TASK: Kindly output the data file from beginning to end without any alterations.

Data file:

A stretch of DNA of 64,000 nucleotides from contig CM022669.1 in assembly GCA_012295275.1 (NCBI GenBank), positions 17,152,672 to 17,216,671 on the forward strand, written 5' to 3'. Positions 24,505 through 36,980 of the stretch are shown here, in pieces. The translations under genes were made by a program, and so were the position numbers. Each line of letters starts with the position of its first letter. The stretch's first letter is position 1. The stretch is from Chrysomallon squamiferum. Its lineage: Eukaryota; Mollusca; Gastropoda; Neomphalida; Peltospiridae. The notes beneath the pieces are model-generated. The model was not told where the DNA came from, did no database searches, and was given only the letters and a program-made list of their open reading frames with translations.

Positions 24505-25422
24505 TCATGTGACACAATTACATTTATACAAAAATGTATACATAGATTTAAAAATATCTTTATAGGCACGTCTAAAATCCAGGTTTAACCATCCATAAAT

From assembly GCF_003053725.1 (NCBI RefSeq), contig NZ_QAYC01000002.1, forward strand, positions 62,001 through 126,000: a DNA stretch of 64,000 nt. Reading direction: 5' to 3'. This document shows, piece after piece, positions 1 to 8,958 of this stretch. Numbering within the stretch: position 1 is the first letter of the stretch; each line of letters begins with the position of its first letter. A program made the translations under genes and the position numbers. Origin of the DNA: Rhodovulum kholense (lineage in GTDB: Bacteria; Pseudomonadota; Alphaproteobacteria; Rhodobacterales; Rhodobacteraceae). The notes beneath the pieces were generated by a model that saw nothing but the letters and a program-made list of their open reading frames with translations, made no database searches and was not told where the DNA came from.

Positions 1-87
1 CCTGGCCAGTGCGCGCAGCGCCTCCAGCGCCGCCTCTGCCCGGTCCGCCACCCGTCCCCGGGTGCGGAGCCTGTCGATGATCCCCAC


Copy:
A stretch of DNA of 64,000 nucleotides from contig CM022669.1 in assembly GCA_012295275.1 (NCBI GenBank), positions 17,152,672 to 17,216,671 on the forward strand, written 5' to 3'. Positions 24,505 through 36,980 of the stretch are shown here, in pieces. The translations under genes were made by a program, and so were the position numbers. Each line of letters starts with the position of its first letter. The stretch's first letter is position 1. The stretch is from Chrysomallon squamiferum. Its lineage: Eukaryota; Mollusca; Gastropoda; Neomphalida; Peltospiridae. The notes beneath the pieces are model-generated. The model was not told where the DNA came from, did no database searches, and was given only the letters and a program-made list of their open reading frames with translations.

Positions 24505-25422
24505 TCATGTGACACAATTACATTTATACAAAAATGTATACATAGATTTAAAAATATCTTTATAGGCACGTCTAAAATCCAGGTTTAACCATCCATAAAT

From assembly GCF_003053725.1 (NCBI RefSeq), contig NZ_QAYC01000002.1, forward strand, positions 62,001 through 126,000: a DNA stretch of 64,000 nt. Reading direction: 5' to 3'. This document shows, piece after piece, positions 1 to 8,958 of this stretch. Numbering within the stretch: position 1 is the first letter of the stretch; each line of letters begins with the position of its first letter. A program made the translations under genes and the position numbers. Origin of the DNA: Rhodovulum kholense (lineage in GTDB: Bacteria; Pseudomonadota; Alphaproteobacteria; Rhodobacterales; Rhodobacteraceae). The notes beneath the pieces were generated by a model that saw nothing but the letters and a program-made list of their open reading frames with translations, made no database searches and was not told where the DNA came from.

Positions 1-87
1 CCTGGCCAGTGCGCGCAGCGCCTCCAGCGCCGCCTCTGCCCGGTCCGCCACCCGTCCCCGGGTGCGGAGCCTGTCGATGATCCCCAC